Feminist Activism - Education & Job Opportunities

The Social Context

Before the 1970s, women’s place in the labour market was very different from today. Fewer women were in paid work and in many occupations women had to leave when they got married e.g. teaching and the Civil Service. Twice as many boy school-leavers as girls entered jobs providing recognised forms of training in 1971, with five times as many men as women in government training schemes. The main training for women was in hairdressing and short-hand typing, both being less well-paid than the trade apprenticeships available to men.

 

Employed women were mostly in low paid caring, clerical or service jobs, while the minority of women in the professions were earning less than their male counterparts. There was no maternity leave, and virtually no childcare provision, so most women left employment on starting a family. The cartoon on the right illustrates prevailing attitudes.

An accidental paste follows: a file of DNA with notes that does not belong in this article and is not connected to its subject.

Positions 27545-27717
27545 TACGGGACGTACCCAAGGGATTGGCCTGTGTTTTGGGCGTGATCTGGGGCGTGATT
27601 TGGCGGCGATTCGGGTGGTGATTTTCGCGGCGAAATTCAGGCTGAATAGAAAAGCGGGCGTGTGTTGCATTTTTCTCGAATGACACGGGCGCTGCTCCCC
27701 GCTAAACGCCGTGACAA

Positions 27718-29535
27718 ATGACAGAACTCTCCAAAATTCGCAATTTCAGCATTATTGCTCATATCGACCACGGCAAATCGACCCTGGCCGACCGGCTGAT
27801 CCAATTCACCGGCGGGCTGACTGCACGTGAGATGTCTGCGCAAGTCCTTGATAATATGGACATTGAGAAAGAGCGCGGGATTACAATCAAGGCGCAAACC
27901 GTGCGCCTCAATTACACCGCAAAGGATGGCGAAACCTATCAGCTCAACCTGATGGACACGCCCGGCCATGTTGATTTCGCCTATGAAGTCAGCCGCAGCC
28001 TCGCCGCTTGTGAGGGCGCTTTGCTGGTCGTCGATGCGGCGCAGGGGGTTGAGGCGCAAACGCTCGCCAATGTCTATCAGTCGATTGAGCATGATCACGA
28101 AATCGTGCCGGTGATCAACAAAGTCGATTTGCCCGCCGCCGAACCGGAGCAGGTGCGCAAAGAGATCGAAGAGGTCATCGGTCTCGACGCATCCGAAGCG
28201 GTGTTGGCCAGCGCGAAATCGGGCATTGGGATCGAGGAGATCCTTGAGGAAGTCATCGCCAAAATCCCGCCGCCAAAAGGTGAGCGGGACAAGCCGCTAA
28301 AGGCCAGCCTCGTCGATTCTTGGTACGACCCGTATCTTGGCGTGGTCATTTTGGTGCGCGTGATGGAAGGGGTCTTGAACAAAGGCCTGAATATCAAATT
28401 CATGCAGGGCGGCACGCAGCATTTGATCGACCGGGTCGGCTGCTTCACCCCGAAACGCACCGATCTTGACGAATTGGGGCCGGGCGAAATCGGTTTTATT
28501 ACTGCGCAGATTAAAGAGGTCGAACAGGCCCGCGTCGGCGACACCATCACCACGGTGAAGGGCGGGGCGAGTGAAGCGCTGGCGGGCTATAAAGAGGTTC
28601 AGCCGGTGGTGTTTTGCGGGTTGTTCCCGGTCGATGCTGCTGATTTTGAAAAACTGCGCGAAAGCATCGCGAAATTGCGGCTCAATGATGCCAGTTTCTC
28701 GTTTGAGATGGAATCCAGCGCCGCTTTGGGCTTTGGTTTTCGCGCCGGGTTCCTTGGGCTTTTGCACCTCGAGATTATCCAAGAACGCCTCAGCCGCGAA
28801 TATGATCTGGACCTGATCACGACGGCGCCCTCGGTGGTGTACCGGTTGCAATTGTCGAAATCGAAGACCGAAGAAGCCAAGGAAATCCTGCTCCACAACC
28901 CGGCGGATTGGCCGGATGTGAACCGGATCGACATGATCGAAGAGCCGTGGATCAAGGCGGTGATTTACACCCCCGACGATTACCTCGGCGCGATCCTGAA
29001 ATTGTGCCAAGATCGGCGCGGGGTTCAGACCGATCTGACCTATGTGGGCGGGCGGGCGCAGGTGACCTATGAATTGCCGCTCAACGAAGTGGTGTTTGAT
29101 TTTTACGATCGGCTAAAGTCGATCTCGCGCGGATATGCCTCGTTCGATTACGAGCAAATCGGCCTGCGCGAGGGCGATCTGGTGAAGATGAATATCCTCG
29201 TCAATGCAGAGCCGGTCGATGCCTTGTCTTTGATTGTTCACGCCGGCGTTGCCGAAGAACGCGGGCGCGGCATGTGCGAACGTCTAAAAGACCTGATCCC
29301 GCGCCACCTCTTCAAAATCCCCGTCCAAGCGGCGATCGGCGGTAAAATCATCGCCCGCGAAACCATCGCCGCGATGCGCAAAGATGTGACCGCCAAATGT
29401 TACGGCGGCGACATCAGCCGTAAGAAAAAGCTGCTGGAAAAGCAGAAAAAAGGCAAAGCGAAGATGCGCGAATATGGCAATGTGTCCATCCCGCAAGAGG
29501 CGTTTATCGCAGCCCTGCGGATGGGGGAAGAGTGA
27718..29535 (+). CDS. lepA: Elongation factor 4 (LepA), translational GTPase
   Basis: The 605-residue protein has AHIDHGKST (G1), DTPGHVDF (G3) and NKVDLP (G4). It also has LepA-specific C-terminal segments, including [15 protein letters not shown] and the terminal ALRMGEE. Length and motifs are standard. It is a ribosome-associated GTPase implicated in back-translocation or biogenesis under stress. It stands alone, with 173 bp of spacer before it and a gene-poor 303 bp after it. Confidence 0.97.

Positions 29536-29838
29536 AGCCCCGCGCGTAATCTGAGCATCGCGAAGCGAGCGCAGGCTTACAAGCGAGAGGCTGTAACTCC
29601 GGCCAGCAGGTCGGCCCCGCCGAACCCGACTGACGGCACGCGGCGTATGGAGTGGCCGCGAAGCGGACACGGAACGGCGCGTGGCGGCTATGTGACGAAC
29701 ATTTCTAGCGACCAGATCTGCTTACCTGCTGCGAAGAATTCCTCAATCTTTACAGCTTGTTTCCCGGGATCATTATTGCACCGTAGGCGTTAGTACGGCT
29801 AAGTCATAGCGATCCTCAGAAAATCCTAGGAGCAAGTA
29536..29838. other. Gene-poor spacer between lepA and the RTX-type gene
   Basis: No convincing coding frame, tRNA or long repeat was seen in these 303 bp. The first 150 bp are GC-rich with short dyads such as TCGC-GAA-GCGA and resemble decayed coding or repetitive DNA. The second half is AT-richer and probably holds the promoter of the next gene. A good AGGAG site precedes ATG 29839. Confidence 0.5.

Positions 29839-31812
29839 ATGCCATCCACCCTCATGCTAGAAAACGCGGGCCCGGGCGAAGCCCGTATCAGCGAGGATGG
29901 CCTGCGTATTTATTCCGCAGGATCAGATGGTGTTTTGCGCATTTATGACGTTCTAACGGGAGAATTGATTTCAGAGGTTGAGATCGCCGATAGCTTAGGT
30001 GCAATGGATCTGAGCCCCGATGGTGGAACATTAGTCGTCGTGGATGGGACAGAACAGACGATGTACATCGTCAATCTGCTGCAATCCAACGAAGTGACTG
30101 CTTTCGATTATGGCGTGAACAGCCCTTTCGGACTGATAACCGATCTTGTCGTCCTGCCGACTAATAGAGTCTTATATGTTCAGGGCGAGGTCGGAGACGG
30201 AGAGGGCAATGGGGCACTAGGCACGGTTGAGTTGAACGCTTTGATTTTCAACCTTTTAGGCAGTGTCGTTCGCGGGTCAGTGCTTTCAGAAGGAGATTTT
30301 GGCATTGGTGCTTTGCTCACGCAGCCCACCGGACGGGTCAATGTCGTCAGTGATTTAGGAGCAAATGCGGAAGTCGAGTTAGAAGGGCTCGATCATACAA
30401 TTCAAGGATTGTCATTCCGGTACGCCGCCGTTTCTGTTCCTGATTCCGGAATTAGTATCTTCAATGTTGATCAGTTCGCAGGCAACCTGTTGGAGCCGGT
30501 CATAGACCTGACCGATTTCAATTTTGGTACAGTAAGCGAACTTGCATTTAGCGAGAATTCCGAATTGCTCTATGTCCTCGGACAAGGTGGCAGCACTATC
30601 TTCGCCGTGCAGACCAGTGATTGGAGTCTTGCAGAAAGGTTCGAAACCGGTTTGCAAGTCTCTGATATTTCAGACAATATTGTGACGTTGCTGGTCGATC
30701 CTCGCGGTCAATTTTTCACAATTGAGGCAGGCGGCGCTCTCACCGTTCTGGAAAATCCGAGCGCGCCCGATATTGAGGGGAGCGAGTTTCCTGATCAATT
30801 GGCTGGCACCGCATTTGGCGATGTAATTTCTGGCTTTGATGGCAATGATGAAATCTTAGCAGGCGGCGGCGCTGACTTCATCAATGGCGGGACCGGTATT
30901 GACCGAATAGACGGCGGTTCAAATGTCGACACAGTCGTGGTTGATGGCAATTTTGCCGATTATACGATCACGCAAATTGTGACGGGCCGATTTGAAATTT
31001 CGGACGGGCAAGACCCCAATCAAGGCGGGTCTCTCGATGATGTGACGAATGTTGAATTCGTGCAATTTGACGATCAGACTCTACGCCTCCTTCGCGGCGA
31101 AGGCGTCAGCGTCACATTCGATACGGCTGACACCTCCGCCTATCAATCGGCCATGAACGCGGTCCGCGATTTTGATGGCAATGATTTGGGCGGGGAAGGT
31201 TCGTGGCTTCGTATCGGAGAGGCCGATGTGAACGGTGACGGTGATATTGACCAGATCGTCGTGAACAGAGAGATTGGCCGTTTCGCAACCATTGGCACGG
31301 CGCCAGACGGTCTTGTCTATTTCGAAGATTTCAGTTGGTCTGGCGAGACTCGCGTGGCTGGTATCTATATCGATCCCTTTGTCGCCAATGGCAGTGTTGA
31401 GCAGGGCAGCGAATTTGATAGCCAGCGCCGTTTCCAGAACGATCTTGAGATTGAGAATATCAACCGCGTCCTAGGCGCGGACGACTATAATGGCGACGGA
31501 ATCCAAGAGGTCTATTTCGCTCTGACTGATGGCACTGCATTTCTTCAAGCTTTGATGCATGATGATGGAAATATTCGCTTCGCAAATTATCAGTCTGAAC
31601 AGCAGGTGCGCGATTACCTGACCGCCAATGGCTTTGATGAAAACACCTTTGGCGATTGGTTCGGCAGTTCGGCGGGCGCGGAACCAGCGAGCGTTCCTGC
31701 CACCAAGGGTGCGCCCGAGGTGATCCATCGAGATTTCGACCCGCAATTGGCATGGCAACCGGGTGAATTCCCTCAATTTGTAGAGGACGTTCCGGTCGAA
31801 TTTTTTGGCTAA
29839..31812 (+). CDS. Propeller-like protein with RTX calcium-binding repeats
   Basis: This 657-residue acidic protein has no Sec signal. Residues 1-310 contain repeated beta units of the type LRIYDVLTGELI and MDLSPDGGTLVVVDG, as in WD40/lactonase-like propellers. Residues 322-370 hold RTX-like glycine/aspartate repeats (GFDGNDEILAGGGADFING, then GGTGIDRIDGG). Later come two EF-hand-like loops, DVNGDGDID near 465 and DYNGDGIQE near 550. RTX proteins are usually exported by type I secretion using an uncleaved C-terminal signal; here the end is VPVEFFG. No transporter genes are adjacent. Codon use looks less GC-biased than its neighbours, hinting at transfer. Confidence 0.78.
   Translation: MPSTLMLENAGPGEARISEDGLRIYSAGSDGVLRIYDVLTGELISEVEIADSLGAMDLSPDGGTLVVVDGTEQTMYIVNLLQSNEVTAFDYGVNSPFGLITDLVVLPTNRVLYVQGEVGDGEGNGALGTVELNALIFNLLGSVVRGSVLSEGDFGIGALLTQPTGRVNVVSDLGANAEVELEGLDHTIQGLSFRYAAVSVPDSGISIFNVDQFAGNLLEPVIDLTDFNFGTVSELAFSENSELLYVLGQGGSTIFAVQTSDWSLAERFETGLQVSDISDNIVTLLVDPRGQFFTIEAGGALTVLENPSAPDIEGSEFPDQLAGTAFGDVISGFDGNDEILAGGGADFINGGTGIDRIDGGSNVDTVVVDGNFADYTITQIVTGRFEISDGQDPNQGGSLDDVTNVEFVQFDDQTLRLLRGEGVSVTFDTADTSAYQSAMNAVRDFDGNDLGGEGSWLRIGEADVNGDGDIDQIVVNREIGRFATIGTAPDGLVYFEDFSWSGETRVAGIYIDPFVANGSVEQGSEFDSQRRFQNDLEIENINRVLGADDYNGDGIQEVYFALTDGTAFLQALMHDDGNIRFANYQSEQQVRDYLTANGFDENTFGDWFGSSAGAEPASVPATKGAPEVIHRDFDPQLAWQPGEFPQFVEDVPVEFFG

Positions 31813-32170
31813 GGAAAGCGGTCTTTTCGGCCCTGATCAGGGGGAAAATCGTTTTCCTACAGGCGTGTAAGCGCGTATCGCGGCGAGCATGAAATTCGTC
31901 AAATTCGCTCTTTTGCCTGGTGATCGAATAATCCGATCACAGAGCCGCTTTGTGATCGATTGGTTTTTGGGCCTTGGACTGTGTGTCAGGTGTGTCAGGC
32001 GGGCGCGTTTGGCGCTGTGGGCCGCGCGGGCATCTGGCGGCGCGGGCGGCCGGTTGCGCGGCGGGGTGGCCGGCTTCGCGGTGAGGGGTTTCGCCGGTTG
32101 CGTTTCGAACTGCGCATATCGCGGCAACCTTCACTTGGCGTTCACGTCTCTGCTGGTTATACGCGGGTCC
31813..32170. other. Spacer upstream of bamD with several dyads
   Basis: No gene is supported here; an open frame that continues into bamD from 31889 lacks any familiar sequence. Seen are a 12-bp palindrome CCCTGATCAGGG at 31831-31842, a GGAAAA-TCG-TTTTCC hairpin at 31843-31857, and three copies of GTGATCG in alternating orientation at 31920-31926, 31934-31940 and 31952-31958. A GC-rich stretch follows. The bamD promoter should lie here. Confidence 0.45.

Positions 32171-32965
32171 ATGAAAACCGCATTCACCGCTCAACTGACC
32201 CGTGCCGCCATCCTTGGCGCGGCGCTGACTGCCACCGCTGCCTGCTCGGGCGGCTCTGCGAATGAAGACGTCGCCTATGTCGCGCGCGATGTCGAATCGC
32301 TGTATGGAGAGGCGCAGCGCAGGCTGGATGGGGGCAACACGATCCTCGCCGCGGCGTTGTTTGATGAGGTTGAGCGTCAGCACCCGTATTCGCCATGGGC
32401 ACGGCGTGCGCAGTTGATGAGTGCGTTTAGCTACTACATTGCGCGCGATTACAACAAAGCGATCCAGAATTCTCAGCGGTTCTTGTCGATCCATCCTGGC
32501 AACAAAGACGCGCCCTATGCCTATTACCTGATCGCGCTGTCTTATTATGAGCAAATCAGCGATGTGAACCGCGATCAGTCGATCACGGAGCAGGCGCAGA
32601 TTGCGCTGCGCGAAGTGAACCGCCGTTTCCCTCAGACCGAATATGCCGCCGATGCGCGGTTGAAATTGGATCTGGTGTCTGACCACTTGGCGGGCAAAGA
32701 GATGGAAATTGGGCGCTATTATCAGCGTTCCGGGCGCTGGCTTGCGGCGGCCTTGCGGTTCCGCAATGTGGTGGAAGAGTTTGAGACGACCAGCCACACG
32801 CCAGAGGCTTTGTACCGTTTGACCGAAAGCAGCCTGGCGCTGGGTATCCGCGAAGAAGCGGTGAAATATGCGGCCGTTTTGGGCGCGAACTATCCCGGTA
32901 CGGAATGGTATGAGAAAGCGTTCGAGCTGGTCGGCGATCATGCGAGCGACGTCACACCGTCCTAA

The 1970s was a time of great social upheaval. Women’s position in society began to change. There were more one-parent families, usually headed by the mother. There was a big increase in part-time jobs, mainly taken by married women returning to employment when their family responsibilities lessened. At the same time, the Women’s Liberation Movement emerged to press for radical action to achieve gender equality and women’s independence.

 

Look at the graph above which shows the historical imbalance between women and men at different grades in the civil service. Use the worksheet on The Social Context to learn more about differences in life opportunities.

 




 
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